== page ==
Taliban bans women from taking part in Eid celebrations in two Afghanistan provinces Baghlan Takhar

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A Taliban fighter stands guard as Afghan people attend Eid
Image Source : AP A Taliban fighter stands guard as Afghan people attend Eid al-Fitr prayers, marking the end of the holy fasting month of Ramadan, in Kabul, Afghanistan.

Afghanistan: In another diktat by the Taliban, authorities have now prohibited women from attending the Eid celebrations. This ban has been put out in two provinces of Afghanistan, reports said.

According to the Khaama press, women in Baghlan and Takhar have been prohibited from going out in groups during Eid-ul-Fitr.

Earlier this month, the Taliban authorities banned families and women from dining in establishments with gardens and outdoor space in the Herat region.

The Taliban authorities said that gender mingling and not wearing the headscarf were the reasons for such curbs.

Earlier this week, authorities said that they were going to close education centers and institutes supported by non-governmental groups in the south until further notice.

The centers are mostly for girls, who are banned from going to school beyond sixth grade.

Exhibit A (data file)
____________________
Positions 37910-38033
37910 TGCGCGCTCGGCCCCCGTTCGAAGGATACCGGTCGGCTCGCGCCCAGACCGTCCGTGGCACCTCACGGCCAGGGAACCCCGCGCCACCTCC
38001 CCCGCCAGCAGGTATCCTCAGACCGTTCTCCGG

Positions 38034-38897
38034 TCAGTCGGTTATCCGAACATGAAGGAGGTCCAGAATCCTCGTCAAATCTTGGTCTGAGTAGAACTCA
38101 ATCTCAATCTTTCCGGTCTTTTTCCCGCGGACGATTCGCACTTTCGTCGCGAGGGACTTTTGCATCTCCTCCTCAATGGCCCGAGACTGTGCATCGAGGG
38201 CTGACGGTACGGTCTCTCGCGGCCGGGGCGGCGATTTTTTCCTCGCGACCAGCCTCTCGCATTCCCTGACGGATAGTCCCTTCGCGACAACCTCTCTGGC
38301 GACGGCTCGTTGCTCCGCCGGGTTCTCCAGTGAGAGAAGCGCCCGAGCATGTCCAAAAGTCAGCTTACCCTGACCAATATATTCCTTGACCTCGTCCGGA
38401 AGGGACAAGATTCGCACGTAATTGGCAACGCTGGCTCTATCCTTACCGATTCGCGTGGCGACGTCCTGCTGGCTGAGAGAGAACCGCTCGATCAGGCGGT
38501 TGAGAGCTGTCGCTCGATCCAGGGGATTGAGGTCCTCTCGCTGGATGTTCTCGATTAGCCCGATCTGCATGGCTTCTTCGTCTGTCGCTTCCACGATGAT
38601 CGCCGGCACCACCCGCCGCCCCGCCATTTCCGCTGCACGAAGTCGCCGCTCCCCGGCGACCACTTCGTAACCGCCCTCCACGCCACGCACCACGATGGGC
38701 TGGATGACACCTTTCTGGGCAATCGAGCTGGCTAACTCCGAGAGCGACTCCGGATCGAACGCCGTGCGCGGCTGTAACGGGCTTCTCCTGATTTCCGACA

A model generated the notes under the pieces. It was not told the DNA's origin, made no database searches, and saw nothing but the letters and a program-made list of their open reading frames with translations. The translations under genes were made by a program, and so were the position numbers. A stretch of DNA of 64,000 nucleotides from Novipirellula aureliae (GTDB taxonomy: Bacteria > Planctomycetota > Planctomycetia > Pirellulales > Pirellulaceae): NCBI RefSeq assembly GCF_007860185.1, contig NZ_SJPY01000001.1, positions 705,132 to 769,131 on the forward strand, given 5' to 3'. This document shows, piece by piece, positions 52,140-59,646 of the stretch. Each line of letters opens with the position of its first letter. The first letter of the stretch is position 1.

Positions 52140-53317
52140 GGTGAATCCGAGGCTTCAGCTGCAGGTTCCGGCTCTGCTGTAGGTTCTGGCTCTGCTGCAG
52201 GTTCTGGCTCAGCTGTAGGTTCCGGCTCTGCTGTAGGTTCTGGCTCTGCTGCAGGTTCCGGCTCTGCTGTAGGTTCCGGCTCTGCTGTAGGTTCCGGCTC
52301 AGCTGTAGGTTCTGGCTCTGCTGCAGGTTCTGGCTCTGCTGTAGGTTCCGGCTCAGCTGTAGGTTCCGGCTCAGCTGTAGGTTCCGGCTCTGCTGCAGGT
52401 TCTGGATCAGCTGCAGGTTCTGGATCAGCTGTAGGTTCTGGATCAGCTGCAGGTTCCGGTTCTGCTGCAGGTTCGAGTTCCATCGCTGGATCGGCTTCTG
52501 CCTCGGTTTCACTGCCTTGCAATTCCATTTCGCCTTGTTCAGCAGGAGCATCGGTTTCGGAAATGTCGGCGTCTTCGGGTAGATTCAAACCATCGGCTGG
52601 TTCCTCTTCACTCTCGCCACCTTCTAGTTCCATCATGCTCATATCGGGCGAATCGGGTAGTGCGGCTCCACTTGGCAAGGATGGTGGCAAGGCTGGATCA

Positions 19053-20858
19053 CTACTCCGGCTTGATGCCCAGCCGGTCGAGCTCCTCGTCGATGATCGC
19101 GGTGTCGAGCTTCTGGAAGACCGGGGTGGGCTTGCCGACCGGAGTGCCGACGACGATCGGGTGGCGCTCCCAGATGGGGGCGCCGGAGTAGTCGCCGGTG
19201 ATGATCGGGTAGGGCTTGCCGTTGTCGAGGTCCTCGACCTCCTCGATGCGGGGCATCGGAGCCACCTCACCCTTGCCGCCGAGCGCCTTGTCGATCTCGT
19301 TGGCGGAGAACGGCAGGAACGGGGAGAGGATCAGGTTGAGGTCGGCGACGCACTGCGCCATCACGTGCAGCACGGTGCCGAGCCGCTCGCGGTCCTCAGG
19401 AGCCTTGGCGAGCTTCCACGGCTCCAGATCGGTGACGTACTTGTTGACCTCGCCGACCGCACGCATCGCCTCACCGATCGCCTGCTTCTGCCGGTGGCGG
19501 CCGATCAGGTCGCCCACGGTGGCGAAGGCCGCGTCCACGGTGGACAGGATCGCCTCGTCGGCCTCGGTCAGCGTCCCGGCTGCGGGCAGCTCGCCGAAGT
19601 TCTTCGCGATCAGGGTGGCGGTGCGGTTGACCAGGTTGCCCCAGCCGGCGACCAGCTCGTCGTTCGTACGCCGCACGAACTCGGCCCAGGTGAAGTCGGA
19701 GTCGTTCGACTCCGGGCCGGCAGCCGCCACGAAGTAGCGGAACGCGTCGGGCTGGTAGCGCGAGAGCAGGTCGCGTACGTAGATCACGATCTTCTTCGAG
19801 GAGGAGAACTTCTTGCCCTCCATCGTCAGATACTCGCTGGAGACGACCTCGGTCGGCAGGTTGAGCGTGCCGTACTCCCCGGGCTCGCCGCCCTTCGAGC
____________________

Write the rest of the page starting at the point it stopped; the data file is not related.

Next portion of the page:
The Education Ministry ordered the Taliban heartland provinces of Helmand and Kandahar to close education centers and institutes while a committee reviews their activities. It did not provide an explanation for the closures and a ministry spokesman was not immediately available for comment.

Mutawakil Ahmad, a spokesman for the Kandahar education department, confirmed that education centers’ activities are suspended until further notice.

“The decision was made after people’s complaints,” said Ahmad, without providing further details.

Despite initial promises of a more moderate rule than during their previous stint in power in the 1990s, the Taliban have imposed harsh measures since taking over the country in 2021 as U.S. and NATO forces were pulling out of Afghanistan after two decades of war.

The female education ban extends to universities. Women are barred from public spaces, including parks, and most forms of employment.

Last year, Afghan women were barred from working at national and local NGOs, allegedly because they weren’t wearing the hijab, or Islamic headscarf, correctly and a gender segregation requirement wasn’t being followed. This order also includes the United Nations.

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